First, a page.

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The daily Tar Heel. (Chapel Hill, N.C.) 1946-current, August 29, 1983, Page 1, Image 1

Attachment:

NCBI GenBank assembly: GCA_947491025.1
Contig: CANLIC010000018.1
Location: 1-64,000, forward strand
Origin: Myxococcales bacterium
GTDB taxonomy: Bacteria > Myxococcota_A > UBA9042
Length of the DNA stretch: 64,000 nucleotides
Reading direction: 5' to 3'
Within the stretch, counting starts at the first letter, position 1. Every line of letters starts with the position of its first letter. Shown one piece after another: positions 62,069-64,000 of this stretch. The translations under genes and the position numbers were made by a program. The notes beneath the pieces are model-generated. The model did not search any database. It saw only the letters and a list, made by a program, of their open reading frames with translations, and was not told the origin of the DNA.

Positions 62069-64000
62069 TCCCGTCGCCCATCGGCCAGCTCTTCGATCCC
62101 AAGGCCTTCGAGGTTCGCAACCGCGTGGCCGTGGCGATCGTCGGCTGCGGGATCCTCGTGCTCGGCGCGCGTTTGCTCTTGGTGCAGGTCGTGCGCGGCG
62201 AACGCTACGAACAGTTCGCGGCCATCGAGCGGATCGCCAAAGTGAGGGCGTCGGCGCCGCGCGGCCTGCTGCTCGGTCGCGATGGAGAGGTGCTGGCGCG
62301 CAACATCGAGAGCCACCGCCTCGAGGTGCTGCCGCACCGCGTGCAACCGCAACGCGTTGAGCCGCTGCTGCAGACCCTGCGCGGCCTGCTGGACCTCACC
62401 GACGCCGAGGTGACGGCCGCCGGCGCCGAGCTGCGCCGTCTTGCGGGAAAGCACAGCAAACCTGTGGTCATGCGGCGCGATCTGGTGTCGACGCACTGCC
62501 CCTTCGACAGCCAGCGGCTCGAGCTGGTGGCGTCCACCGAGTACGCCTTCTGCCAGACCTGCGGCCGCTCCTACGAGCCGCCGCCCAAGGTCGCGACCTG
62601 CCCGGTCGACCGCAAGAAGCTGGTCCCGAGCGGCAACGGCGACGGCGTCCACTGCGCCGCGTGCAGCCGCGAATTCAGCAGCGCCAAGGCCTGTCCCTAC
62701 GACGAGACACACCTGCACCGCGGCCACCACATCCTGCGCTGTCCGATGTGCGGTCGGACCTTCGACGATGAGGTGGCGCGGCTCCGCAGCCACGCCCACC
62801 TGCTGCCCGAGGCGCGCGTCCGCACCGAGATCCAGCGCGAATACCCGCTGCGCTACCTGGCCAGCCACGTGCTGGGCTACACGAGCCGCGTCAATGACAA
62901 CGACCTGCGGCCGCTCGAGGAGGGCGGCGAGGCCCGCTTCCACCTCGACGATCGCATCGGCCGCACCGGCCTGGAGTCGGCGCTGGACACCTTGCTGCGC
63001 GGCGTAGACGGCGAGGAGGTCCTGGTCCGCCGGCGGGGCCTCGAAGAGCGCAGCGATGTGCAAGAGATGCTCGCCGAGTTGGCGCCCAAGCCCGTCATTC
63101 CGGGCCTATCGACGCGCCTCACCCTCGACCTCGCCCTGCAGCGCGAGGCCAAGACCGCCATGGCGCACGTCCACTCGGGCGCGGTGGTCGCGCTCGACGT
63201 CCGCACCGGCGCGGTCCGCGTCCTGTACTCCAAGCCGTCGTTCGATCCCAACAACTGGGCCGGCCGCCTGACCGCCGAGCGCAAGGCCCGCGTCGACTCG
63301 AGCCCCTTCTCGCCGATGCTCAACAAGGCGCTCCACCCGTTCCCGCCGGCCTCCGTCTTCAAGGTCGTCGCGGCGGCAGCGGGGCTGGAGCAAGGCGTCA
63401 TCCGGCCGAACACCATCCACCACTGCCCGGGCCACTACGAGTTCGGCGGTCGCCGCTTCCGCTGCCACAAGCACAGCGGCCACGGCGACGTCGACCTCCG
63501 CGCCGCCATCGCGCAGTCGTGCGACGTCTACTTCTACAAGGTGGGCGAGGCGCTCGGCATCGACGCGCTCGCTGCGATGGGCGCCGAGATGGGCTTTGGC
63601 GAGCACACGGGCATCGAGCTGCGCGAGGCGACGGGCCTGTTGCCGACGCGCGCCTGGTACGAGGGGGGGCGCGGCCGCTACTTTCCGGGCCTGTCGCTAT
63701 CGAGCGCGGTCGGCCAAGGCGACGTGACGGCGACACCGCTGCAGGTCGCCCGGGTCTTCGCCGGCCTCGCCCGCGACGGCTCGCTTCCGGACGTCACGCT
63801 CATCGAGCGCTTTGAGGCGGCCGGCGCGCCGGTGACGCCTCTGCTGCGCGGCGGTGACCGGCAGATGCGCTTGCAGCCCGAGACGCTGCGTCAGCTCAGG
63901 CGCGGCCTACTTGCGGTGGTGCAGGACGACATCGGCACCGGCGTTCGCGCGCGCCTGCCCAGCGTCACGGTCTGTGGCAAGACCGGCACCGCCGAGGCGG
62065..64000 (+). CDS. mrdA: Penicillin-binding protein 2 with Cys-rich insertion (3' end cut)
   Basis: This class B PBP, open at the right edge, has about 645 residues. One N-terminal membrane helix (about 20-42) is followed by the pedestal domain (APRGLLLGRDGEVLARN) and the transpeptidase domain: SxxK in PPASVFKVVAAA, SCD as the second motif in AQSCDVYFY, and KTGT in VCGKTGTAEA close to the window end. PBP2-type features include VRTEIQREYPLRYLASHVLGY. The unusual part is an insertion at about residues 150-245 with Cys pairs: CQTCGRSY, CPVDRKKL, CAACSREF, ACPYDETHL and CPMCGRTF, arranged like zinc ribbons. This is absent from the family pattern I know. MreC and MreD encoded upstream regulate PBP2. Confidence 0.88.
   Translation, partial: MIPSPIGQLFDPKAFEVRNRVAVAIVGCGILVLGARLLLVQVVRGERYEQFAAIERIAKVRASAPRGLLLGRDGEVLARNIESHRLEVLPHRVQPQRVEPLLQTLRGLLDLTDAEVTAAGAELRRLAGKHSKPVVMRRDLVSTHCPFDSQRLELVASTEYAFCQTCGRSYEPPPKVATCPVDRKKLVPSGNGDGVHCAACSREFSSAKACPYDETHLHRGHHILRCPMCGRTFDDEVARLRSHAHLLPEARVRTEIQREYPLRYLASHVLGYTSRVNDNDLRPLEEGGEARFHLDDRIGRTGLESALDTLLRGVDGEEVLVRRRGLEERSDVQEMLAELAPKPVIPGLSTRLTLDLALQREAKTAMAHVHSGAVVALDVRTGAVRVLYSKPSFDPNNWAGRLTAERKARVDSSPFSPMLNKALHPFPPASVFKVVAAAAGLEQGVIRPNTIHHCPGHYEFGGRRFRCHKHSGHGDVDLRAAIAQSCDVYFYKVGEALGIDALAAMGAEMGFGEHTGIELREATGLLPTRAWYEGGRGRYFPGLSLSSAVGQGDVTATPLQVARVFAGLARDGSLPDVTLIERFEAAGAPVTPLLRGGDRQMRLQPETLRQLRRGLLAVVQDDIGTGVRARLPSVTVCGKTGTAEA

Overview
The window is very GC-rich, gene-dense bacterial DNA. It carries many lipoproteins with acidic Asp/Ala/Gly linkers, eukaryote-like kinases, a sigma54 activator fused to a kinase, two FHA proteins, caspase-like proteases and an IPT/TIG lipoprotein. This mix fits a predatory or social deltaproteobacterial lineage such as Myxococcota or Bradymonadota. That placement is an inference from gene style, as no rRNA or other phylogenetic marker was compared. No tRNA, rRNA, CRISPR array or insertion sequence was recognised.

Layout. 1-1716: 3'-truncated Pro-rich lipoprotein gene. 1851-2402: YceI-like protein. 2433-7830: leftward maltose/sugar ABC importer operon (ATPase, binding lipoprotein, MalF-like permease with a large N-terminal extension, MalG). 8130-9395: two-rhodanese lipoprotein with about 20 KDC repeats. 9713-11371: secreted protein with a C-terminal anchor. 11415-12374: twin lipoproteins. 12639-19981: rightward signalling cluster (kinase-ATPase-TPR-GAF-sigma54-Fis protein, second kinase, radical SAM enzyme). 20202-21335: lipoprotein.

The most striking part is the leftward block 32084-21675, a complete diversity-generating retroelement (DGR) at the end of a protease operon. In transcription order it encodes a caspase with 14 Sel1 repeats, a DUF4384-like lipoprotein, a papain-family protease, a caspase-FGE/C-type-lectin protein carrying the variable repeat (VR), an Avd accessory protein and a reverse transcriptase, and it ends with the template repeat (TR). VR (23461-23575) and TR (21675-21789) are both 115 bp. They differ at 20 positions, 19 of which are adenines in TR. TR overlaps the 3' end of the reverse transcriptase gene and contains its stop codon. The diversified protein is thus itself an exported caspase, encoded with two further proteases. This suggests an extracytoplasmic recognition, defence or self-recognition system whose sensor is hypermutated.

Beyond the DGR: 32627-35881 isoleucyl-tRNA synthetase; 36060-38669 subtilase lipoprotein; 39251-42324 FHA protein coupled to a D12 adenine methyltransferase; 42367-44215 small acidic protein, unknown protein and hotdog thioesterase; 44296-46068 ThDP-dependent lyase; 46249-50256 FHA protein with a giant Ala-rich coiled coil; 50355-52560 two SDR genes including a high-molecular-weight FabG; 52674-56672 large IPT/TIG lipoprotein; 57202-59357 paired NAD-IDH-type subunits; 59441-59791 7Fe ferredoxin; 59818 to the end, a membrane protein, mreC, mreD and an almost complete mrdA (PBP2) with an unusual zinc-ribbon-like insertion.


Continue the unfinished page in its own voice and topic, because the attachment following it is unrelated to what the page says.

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.4 . -2 grin, may Class cloud Partly cloudy today with highs in the upper 80s. Fair tonight with lows in the mid 60s. Welcome back Once again, classes have begun and so has the complete news coverage you've come to expect from the DTH.' r-i 1 i V Serving the students and the University community since 1893 Copyright 1983 The Daily Tar Heel Volume 91, Issue 43 Monday, August 29, 1983 Chapel Hill, North Carolina NwSportsArt 962-0245 Business; Advertising 962-1163 mm r Speakers call for end to 'Reaganism' By HOPE BUFFINGTON Staff Writer "Martin Luther King, Jr. is here too to day. I know that Martin is proud of you and your commitment to jobs, peace and freedom in this new coalition of con science. . . today is Martin's Day. " Coretta Scott King WASHINGTON People from hun dreds of cities in the United States and 40 different countries gathered in Washington Saturday for the 20th anniversary of the 19634 Civil Rights march. Thousands of people, many represent ing minority and civil rights organizations, flooded the Mall in downtown Washington at 8 a.m. for the beginning of the commemorative march. Martin Luther King Jr. led the 1963 march. Demonstrations carried signs with slogans like "We Still Have A Dream," "Jobs, Peace and Freedom," "Bread Not Bombs," "Dump Reagan" and "Solidari ty." Other demonstrators identified their groups by wearing different colored T-shirts. Opening remarks by District of Colum bia Mayor Marion Barry were followed by statements by King's widow, Coretta Scott King, feminist Gloria Steinem, D.C. Delegate Walter E. Fauntroy and others. At noon, comedian Bill Cosby and his mannequin, Mr. Gregory, gave instruc tions to the anxious crowd about the ac tual march to the Lincoln Memorial. Cosby, who received the most reaction from the audience, tailed President Reagan "a man who dances with his mouth" and said to the audience, MAs we march, I want you to think about God, love and peace and people's feet especially colored people's feet. "Think how far we've come in 20 years. . .20 years ago we were scared. We came to ask others to take care of busi ness. Today, we take care of business ourselves," Cosby said. Approximately 250,000 people follow ing various colored ballons, which de signated certain groups, marched 14th Street, peacefully and calmly. At every lightpost sat a photographer or cameraman. The crowd sang, "We shall overcome, we shall overcome, we shall overcome. Oh, deep in my heart, I do believe, we shall overcome someday," a song that was sung during the 1963 March. Marchers washed their faces and drank from the fountains on 16th Avenue to relieve themselves of the sweltering heat which reached 122 degrees inside the crowd. During the march, people chanted "Reagan come out here" and "Ronald Reagan's gotta go." President Reagan was on vacation in Santa Barbara, Calif., during the rally. See MARCH on page 15 ... f - . - , - , ' , . -v iv zyp1, -c A crowd estimated to be 250,000 strong gathered in front of the Lincoln Memorial on Saturday for the 20th anniver sary march on Washington, commemorating the original march led by Dr. Martin Luther King Jr. March on Washin '" 'I . :. V.V.V.:.. '"J, J , ' ''A ... t h ,sA J" ' f ii m- taut - - i i in f- -iii hi niirfjtf i The Rev. Jesse Jackson led the march on Washington Saturday which commemorated the 20th anniversary of Martin Luther King's famous rally. Staff photo by Charles W. Ledford Reliving history Students join 'dream' march By HOPE BUFFINGTON Staff Writer Five buses left University Mall at 4 a.m. Saturday for Washington to participate in the civil rights March held in honor of the Civil Rights March in 1963. Joe Herzenberg, one of the three bus captains in charge of the gathering, said in addition to the 250 people on the buses, another 100 to 200 people were driving to Washington in cars. People from the Durham and Chapel Hill areas wanted to go to the peace march for various reasons. Lisa Johnson, a senior at Chapel Hill High, said, "I want to go to the march basically to show people that we (high school youth) still care and still want equal rights for everyone. 'The Dream' hasn't died," she said. "I believe in Dr. King's Dream, and I'm here to keep it alive," said Robert Bell, a staff member of the UNC division of Health Affairs. Robert Pharr, a freshman at UNC, went to the march for other reasons. "It's my first chance to be involved in some thing else besides academics and other than fraternities. Also, I support anything that promotes racial unity." Ashley McKinney, a junior at UNC, said, "I want to go because I'm committed to jobs, peace and freedom. Even though many legal barriers have been eliminated by the Civil Rights Act, there still remain many economic barriers. Things King called upon 20 years ago are still applicable to day." Kathy Kerr, a UNC graduate student, said, "I'm here t&z I,.!-. : because I still feel that after 20 years there are still many op pressed people in the nation, and this march is to support the potential political progress in the area of humari rights. It (the United States) still hasn't changed internally in attitudes, values and beliefs." Jane Rowley of Chapel Hill said, "I'm going to protest Reagan's policies all of them in general." Ted Johnson, one of the bus captains, said, "I'm here to help others understand the revolutionary legacy of Martin Luther King, Malcolm X and the Black Panthers and see that the demand for jobs, peace and freedom cannot be met by (the U.S. political and economic system). And, therefore, their revolutionary demands." "I'm going primarily to see why everyone else is there and to see what it's like. It's gotta be an interesting day and I want to see it," said Suzy Hovey, a medical student at UNC. Howie Machtinger, a computer programmer, wanted to go to the march to, "honor Dr. King for his civil rights and anti-war stuff and because some issues of the '63 march of racism and U.S. intervention are issues today." "I'm still sorry I missed the first march, so I am here," said Judy Baer, an assistant professor of political science at UNC. Margaret Miller, a parent who lives in Chapel Hill, had another purpose in going to the march. "It's a spiritual pil grimage; black appreciation for sacrifices made by those at the march 20 years ago and by those who have struggled before and after King. I brought my children, Monica and Billy, and two of their friends in hopes of their appreciating what others did to be where we are." , t -v , e if""" f. 1 " .Begin intent The Associated Press JERUSALEM Prime Minister Menachem Begin announced Sunday he intended to resign but gave his stunned political allies 24 hours to try to change his mind. The decision triggered political turmoil and the prospect of an election two years ahead of schedule. Begin's announcement, at the end of a routine Cabinet meeting, came without warning and Cited no reason. It was quickly followed by an an nouncement from Defense Minister Moshe Arens that it would have no effect on plans for Israeli troops to pull back in to southern Lebanon soon. Israel Radio quoted Begin as telling his ministers: "I feel that I am not function ing as a man with my responsibilities should function." Officials at the meeting said Begin made his announcement in a few soft spoken sentences at the end of the Cabinet session. ' . Those present said his words were greeted with astonished silence, followed by strong protests. "We received the news with pain, sorrow and a refusal to accept it," Education Minister Zevulun Ham mer said. Begin left the Cabinet meeting looking frail and solemn and climbed into his bulletproof limousine for the short ride to his home. Reporters were kept back and he made no statement. Cabinet ministers and leaders of the parties in Begin's coalition were unanimous in saying they would fight to change the prime minister's mind. Supporters set up booths in several public places, seeking signatures on a petition to keep Begin in office. The 70-year-old prime minister was to meet with heads of the coalition parties Monday before deciding whether . to tender his resignation officially to Statet President Chaim Herzog. His closest riJtadsted.they did not know whether Begin's decision was final. Begin has been prime minister for six years and is known to be despondent over the death of his wife in November and the Loophole in alcohol By KYLE MARSHALL Staff Writer RALEIGH The N.C. General Assembly, meeting Friday in a one-day special session, amended the state's alcohol-sales law by effectively requiring sellers of alcohol to request identification. Gov. Jim Hunt called the special session last week so legislators could amend the state's new discovery law. After the session was scheduled, Hunt requested the General Assembly to change the alcohol sales law as well. Under the amended law, clerks who sell alcoholic beverages will not be able to use a loophole that existed in the law's original form, which was passed during the Legis lature's regular 1983 session. The loophole encouraged clerks to fail to ask buyers for identification, supporters of the amend ment said. When clerks are charged with selling to a minor, the prosecutor would not have been able to prove that the clerks knowingly sold alcohol illegally if they did not ask for identification. The new law removes the word "know ingly" a move which will require clerks to check ID cards, supporters said. "The original law needs to be stricter," said Rep. Dennis Wicker, D-Lee, the amendment's House sponsor. "It was felt that there was some disagreement over whether the original law was workable. With this amendment, the seller must be sure that he's not selling to a minor." Wicker said the amendment was sup ported by the N.C. Merchants Associa tion, bars, restaurants and the state Alcoholic Beverage Control Commission. The amendment also had the support of Hunt, who had requested the General Assembly to amend the alcohol sales law in its special session. "By amending the law prohibiting the sale of alcoholic beverages to minors, the Legislature has plugged a loophole that would have allowed people to violate the law with impunity," Hunt said Friday, after the measure passed, in a prepared INDEX Entertainment section B Pcrspcctivo c cfJcnD -ports section C Orientation , E declares . to res ign ever-increasing Israeli casualty toll in Lebanon. There has been no indication that Begin is ill, despite a history of heart, trouble. Deputy Prime Minister David Levy said Begin planned to resign "for per sonal reasons" but would not spell them out. Begin's announcement opens three im mediate possibilities: He could retract his decision, resign and form a new coalition or call an election. Israel Television said the latter was the most likely, adding that the voting would probably be held jointly with municipal elections already set for Oct. 25. ' If Begin chooses not to head the next government, the strongest contender for the post is Foreign Minister Yitzhak Shamir, 68, one of the few politicians still alive who go back with Begin to his days as a guerrilla leader fighting the British and Arabs for Israeli independence. The most popular candidate, according to the polls, is Arens, 57, but he has to be elected to the Knesset, Israel's parlia ment, in order to serve as prime minister. He cannot be a candidate unless Begin calls an election. Also in the running are Levy, 45, a Moroccan-born former construction laborer who is popular among Sephardi Jews native to Middle Eastern countries, and Finance Minister Yoram Aridor, 49, who has a firm power base in Begin's governing Likud Bloc. An outside candidate is former De fense Minister Ezer Weizman, who was expelled from Likud in 1981 for rebelling against the prime minister but remains popular with the public. Weizman recent ly met with Begin, sparking speculation he might be in line to return to a leader ship post. With Sunday an ordinary working day in Israel, people clustered around radios to hear the latest on Begin. "I'm not a Likud supporter, but Begin is one of the greatest people ever to rule this country, and it breaks my heart," said Yehuda Shimoni, manager of a Tel Aviv coffee shop. See BEGIN on page 11 eliminated sales law statement. The amendment was approved 108-0 in the House and 45-1 in the Senate. It sparked almost no debate in either chamber. The new law takes effect Oct. 1. The alcohol sales amendment was one of two issues the General Assembly discussed in its special session. The much debated discovery law a new law that requires prosecutors to give defense at torneys statements that defendants have made was amended to protect the identities of confidential informants. Lawmakers did not know they would vote on the alcohol sales amendment until Wednesday, when Hunt announced he wanted them to amend the law. Before the Senate approved the amend ment Friday, Sen. Craig Lawing, D-Mecklenburg, said legislators should ' have been notified sooner of a possible vote on the amendment. In an interview Friday afternoon, Rep. Joe Hackney, D-Orange, said he sup ported the alcohol sales amendment, but he called it "much ado about nothing." "In my opinion, the amendment doesn't make much difference," Hackney said. The special session cost taxpayers about $19,500. The new alcohol sales law is not a part of the Safe Roads Act, passed June 3 by the General Assembly. That law stemmed from Hunt's desire to toughen laws against drunken drivers and was the subject of five months of debate. It took a legislative con ference committee almost two months to iron out differences between versions in troduced in the House and Senate. The Safe Roads Act also takes effect Oct. 1. It raises the drinking age for beer and wine from 18 to 19 and makes bars, restaurants and stores liable for traffic ac cidents caused by underagelcustomers. It also includes a new driving while im paired law that eliminates plea bargaining and requires mandatory jail sentences for serious violations. Drivers who record a See ALCOHOL on page 7